August 4, 2016 11:22 am

Hours before I was set to meet Jared Leto, staring in the highly anticipated Suicide Squad, at an Italian restaurant in the West Village I was awoken out of a dead sleep by a neon-masked jester giggling as he poured ice cold water all over me. I demanded to know what he was doing here, to which he responded, “The Joker will see you now,” in a high pitched cadence. 

The jester then proceeded to take a trumpet out of his satchel with the word “Chaos” bedazzled on it. He masterfully played the tune of Reveille with the brass when suddenly, Jared Leto himself popped on my mattress, cackling sisterly. He was dressed head to toe in his much buzzed about Joker getup, a move that hinted he was still very much in character. Ever respectful of an artist’s craft, I gladly played along. “Oh no, it’s the Joker,” I yelled. “What did I do to ever deserve a visit from anarchy’s son himself?!”

Although the Academy Award winner was deeply immersed in character, I couldn’t help but notice him give a slight wink of appreciation for going along with him on this thespian journey. Which is why, out of respect, I played the helpless and hysterical victim for Leto and his unnamed assistant in mayhem while they attached alligator clamps to my nipples. I still can not decide what was more electric that morning: Leto’s performance or the car battery he used to shock me.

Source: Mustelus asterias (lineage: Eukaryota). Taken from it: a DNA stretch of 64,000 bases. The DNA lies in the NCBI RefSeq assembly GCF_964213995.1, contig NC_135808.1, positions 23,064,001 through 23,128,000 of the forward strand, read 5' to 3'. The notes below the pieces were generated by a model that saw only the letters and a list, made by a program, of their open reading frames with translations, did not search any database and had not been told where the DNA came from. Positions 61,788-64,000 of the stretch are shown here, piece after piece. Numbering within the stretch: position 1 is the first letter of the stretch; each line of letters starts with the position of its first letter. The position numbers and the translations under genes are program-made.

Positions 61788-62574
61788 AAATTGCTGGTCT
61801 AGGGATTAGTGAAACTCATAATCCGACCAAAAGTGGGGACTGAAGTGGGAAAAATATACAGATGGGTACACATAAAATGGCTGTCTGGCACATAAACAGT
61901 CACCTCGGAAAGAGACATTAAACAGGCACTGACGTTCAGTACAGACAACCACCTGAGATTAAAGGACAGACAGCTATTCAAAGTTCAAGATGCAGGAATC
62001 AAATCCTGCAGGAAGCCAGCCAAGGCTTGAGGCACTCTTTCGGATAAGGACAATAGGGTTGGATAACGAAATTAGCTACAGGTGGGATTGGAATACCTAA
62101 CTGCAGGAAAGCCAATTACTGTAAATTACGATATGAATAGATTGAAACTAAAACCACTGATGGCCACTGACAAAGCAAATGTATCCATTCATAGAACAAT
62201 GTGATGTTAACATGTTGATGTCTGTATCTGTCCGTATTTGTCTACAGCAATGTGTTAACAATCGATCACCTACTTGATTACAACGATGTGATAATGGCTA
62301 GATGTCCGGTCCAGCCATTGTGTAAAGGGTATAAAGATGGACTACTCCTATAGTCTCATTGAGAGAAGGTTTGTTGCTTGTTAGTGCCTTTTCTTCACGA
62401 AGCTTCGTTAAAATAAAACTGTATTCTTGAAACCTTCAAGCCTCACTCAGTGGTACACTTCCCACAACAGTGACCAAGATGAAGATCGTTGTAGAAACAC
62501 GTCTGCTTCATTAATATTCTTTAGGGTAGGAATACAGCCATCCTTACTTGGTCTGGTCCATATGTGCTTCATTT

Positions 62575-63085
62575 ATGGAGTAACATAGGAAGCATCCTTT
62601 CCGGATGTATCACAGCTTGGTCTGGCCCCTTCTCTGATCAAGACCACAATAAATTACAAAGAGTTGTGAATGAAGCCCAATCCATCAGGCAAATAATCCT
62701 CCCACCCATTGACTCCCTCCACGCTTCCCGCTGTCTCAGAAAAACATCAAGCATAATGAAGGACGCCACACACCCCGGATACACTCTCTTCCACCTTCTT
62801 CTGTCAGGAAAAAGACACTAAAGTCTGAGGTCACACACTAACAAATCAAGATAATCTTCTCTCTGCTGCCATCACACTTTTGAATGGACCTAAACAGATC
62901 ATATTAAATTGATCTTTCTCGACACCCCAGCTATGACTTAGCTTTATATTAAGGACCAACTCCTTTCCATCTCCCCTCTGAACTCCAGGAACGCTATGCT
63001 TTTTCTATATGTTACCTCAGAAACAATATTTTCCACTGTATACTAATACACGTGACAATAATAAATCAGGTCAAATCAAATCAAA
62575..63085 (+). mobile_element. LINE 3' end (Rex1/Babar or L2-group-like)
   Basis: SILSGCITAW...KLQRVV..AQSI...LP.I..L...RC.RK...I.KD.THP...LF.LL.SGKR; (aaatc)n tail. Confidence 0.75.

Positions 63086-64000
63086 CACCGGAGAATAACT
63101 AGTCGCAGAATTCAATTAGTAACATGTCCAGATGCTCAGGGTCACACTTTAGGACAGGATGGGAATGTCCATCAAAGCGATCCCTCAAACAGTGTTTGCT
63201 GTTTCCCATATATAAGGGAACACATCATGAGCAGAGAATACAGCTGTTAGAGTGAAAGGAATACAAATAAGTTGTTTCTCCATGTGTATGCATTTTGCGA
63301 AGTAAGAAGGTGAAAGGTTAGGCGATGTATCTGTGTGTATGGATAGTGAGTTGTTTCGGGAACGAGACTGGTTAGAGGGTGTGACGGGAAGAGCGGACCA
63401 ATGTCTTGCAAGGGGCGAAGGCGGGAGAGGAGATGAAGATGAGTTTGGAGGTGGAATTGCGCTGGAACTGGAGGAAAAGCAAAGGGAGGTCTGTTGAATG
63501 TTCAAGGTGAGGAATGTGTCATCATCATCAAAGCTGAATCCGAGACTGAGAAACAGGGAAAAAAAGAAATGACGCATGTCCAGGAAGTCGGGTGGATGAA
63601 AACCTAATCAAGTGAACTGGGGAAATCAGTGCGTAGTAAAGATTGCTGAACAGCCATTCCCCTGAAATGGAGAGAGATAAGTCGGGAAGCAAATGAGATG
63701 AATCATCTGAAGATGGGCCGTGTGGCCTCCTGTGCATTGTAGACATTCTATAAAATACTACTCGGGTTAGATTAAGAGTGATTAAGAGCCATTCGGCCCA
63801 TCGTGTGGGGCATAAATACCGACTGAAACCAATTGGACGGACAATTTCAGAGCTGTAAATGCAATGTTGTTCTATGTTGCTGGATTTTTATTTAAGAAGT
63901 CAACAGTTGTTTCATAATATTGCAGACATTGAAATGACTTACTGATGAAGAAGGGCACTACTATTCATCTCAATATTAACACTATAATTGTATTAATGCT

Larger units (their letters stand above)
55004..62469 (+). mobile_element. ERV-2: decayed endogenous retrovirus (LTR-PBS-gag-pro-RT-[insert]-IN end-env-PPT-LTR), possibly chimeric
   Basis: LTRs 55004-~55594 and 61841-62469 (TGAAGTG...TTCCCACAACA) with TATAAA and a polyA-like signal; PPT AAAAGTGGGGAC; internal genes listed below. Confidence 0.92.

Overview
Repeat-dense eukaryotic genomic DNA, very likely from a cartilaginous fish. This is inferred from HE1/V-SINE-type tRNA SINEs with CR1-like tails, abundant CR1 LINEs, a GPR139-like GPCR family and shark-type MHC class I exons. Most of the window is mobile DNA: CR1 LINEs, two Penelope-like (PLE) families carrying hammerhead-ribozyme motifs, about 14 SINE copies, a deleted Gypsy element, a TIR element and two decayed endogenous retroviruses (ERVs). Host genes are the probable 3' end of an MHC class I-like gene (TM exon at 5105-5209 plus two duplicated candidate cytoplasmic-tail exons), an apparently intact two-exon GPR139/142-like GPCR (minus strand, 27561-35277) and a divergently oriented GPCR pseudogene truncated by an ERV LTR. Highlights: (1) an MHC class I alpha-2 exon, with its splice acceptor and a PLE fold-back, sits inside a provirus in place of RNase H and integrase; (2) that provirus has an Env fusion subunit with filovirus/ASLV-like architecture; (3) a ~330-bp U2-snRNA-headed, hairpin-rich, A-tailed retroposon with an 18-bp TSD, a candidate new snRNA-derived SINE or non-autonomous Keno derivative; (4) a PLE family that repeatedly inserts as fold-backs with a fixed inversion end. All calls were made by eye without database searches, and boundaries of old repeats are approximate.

Following a few more downright twisted acts of torture, the My So Called Life star blindfolded me, stuffed me in a burlap sack and tossed me into the back of his car. He drove and drove. Each erratic swerve gave birth to a new bruise. Sweat accumulated onto my shirt so immensely that it began to push down on my chest every time I would try to breathe. The only thing that kept me sane was shouting the questions I had initially planned for our interview. Leto pulled over at one point, only to throw a stink bomb in there with me when I asked him what working with Viola Davis was like. After that, I passed out from the astounding commitment he had to such a sinister character.